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Donna De Varona: 1947—: Olympic Swimmer, Sportscaster, Activist

Clashed With Abc

Though de Varona received critical acclaim for her coverage of the 1984 Summer Olympics, choice assignments were few and far between. She told Sally Jenkins in Sports Illustrated, "I don't feel the rewards [I should have gotten] came after that. You do good work, and then wait and wait for another good assignment." However, she also noted that despite the widespread discrimination against women in sportscasting, "It's too easy to play the victim. We're making progress. It's coming. It's just taking longer than I ever thought it would."

In 1988 de Varona continued her Olympic coverage when she reported from Calgary. She also expanded her career by working for Turner Network Television and Sporting News Radio. In 1991 de Varona won an Emmy award for her reporting of a story about a Special Olympics athlete.

In 1998 ABC let de Varona's contract lapse and, according to de Varona, encouraged her to leave. In People, de Varona told a reporter that the network was trying to attract more of the [age] "18-to-39 male market" and that network executives believed that she was too old to hold this audience's interest. In 2000 she filed an age-discrimination suit against ABC, arousing controversy in the sports broadcasting world. Of her decision to take legal action against ABC, she told People magazine, "It would have been much easier to walk away, but I felt I had to do it." The case was later settled out of court, and de Varona resumed working at ABC.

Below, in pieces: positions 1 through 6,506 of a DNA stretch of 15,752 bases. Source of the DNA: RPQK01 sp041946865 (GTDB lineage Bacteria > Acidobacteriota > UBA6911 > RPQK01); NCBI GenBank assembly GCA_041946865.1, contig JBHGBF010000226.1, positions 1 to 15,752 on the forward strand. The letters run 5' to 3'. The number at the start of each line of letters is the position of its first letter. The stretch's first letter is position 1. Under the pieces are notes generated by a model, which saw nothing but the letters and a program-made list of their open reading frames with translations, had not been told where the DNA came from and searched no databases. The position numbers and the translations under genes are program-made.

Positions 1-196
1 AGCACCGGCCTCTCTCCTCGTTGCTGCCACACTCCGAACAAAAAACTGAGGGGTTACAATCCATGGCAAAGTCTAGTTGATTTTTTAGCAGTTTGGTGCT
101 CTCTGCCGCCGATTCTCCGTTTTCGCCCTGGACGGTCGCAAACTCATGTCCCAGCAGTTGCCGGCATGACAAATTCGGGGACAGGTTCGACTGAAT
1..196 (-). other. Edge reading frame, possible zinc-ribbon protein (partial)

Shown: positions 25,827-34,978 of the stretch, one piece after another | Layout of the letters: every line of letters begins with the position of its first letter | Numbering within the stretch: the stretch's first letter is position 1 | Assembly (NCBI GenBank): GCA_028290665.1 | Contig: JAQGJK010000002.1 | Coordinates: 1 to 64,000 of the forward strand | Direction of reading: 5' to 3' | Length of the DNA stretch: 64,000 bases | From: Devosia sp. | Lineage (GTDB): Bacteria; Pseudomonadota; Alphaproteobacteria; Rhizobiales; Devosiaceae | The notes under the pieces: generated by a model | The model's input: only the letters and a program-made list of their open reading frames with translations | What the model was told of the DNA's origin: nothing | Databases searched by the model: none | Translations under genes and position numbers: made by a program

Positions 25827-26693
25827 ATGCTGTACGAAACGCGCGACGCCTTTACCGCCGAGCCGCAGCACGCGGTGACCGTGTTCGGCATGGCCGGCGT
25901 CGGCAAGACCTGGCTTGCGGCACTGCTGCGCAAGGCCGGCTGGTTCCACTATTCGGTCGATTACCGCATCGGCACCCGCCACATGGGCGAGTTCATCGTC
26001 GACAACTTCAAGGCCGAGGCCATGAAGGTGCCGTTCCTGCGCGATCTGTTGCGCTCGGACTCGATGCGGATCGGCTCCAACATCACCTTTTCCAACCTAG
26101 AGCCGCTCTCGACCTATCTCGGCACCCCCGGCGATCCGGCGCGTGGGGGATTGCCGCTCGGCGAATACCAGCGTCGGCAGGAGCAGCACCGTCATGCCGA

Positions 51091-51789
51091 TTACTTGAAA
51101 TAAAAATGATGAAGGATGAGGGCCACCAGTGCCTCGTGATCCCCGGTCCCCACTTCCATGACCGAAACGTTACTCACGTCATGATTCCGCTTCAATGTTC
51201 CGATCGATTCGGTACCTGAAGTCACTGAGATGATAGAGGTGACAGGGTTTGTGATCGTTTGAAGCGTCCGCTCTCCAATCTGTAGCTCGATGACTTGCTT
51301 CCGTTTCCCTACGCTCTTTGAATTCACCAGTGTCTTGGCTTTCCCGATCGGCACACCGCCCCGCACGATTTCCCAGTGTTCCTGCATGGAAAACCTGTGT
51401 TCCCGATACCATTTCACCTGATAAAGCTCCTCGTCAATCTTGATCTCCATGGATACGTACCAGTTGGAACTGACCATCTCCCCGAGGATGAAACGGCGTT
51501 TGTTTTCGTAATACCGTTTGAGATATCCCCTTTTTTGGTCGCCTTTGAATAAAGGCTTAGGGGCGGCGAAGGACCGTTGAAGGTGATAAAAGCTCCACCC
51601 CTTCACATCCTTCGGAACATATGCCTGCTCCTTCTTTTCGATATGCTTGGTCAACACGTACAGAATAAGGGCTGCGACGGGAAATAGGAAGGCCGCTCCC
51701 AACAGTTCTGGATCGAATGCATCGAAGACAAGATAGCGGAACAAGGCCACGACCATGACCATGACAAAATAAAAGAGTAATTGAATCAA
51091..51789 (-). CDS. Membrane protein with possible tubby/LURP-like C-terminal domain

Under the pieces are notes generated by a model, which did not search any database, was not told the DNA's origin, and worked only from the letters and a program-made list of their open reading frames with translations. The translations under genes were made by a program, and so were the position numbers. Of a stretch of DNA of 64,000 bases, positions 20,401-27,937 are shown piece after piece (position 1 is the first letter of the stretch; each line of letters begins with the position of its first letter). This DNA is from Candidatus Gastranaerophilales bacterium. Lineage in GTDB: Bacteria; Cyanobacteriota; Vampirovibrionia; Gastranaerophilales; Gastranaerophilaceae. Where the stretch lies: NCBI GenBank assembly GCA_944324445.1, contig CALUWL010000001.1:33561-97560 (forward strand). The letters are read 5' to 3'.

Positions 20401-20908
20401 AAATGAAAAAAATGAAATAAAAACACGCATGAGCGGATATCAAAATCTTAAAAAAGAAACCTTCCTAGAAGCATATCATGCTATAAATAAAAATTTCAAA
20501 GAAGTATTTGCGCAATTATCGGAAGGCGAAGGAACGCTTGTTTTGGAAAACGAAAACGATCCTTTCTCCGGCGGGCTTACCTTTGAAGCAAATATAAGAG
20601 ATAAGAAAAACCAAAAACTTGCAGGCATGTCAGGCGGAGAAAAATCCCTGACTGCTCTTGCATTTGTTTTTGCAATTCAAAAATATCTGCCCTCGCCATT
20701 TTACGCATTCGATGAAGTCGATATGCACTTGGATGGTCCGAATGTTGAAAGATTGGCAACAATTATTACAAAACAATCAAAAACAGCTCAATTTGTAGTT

Declaring her candidacy for the presidency of the U.S. Olympic Committee in 2002, de Verona withdrew from the race after six days. According to Mer-Jo Borzilleri in an article provided by the Knight Ridder/Tribune News Service, de Varona said that "time and resources" did not allow her to give the job the attention it would require. In addition, she noted that it would probably create a conflict of interest for her to report on the Olympics at the same time that she was serving as president of the Olympic committee, and she did not want to stop reporting. However, she also said that she would reconsider running for the position in 2004. In 2003 de Varona was selected to receive the NCAA's highest honor, the Theodore Roosevelt Award. The award, also known as the "Teddy," is given to a distinguished citizen who is a former college student-athlete and who shows a continuing interest in physical fitness and sport.

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Brief BiographiesBiographies: Theodosius I to David Watmough Biography - David Watmough comments:Donna De Varona: 1947—: Olympic Swimmer, Sportscaster, Activist Biography - Won Two Gold Medals Before Twenty, Became A Reporter And Activist, Clashed With Abc, Controversy Over Title Ix